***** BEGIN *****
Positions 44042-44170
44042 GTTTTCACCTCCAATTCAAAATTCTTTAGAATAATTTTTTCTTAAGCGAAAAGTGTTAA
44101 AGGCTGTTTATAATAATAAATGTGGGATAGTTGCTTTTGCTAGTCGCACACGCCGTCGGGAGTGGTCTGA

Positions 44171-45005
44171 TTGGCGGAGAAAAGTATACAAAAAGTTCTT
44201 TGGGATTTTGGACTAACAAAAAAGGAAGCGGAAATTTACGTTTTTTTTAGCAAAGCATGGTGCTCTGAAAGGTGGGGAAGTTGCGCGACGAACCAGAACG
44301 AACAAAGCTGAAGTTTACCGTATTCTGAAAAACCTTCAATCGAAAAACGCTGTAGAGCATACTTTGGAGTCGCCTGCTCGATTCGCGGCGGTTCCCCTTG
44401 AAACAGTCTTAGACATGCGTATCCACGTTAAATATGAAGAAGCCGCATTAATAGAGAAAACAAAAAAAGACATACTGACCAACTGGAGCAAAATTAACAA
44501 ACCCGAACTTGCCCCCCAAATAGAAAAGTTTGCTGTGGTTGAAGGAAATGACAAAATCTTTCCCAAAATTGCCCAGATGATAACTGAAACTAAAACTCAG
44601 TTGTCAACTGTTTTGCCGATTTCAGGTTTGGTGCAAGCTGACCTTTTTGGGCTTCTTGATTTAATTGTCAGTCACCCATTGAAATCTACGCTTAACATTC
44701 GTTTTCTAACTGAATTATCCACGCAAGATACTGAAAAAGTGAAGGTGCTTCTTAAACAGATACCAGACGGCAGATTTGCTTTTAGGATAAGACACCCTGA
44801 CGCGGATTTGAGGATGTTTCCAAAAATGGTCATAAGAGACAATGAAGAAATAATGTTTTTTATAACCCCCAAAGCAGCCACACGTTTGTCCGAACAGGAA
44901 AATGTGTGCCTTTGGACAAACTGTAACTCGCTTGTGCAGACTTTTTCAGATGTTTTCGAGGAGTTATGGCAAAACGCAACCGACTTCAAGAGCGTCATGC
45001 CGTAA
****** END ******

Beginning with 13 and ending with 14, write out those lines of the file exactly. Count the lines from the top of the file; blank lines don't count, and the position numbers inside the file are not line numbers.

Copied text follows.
44901 AATGTGTGCCTTTGGACAAACTGTAACTCGCTTGTGCAGACTTTTTCAGATGTTTTCGAGGAGTTATGGCAAAACGCAACCGACTTCAAGAGCGTCATGC
45001 CGTAA